In the adult horse, where all of the teeth have erupted, several common problems can develop. Horses naturally chew their food in an elliptical fashion, with the ‘grinding’ part of the cycle occurring during the sideways movement. In the wild, when chewing forage, the extent of the sideways motion (lateral excursion) is large, covering the whole of the grinding surface of the teeth, including the edges. In domesticated horses this lateral excursion can be reduced, and the horse doesn’t tend to grind right to the edges of the teeth every time.
The tooth surface therefore gets worn away quicker than the edges, and these become long and sharp. Because of their angled shape, the outside edge becomes sharp on the upper teeth, and the inside edge becomes sharp on the lower teeth. It is these sharp edges that your dental practitioner will often treat first by a process known as ‘floating’. Floating involves using rasps to smooth any abnormally sharp areas of the cheek teeth. To get to all the different teeth in the mouth a variety of rasps of different angles, shapes and lengths will be have to be employed. Every practitioner has an array of their favourite instruments and their own individual floating routine.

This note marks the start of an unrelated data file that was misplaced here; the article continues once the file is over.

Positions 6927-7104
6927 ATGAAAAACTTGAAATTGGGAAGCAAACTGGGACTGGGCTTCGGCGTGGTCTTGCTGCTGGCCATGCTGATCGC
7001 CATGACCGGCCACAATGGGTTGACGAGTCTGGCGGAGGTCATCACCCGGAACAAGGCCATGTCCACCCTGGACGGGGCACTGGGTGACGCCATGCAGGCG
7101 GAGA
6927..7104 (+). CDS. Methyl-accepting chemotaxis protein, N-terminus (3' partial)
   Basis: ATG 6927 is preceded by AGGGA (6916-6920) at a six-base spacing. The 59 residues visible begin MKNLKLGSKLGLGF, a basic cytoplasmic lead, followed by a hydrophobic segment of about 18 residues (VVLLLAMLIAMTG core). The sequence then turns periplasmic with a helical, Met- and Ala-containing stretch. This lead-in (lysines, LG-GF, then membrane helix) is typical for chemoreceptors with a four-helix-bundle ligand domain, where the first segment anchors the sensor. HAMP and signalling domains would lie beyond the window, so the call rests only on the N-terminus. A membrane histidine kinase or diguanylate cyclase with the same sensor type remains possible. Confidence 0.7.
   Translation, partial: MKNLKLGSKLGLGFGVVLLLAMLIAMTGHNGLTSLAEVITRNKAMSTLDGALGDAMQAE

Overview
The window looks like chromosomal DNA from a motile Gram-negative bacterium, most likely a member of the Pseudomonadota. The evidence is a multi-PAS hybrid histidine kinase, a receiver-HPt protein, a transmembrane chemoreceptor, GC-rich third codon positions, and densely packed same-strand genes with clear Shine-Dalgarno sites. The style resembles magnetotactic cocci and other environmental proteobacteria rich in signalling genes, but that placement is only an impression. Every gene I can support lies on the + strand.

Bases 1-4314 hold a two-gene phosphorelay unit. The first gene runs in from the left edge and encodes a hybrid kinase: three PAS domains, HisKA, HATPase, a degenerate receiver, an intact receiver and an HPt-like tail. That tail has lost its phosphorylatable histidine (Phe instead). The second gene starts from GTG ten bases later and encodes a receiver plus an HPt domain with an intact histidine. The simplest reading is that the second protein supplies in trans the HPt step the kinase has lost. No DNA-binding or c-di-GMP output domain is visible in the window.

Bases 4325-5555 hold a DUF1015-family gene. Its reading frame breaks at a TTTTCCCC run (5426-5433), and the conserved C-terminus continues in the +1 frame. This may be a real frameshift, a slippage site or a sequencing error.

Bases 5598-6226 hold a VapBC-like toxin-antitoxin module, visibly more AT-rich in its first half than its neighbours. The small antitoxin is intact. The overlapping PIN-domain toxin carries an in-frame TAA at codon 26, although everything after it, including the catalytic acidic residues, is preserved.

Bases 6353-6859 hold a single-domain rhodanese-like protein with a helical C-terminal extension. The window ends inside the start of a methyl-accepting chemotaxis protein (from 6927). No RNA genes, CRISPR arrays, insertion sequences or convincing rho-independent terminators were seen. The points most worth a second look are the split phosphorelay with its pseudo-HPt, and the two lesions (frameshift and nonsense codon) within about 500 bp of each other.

In most cases the removal of sharp enamel edges and points will be all that is required during a routine check-up. Occasionally, focal overgrowths of certain teeth may need to be addressed: the most commonly encountered type are ‘hooks’, which usually affect the first upper, and last lower cheek teeth.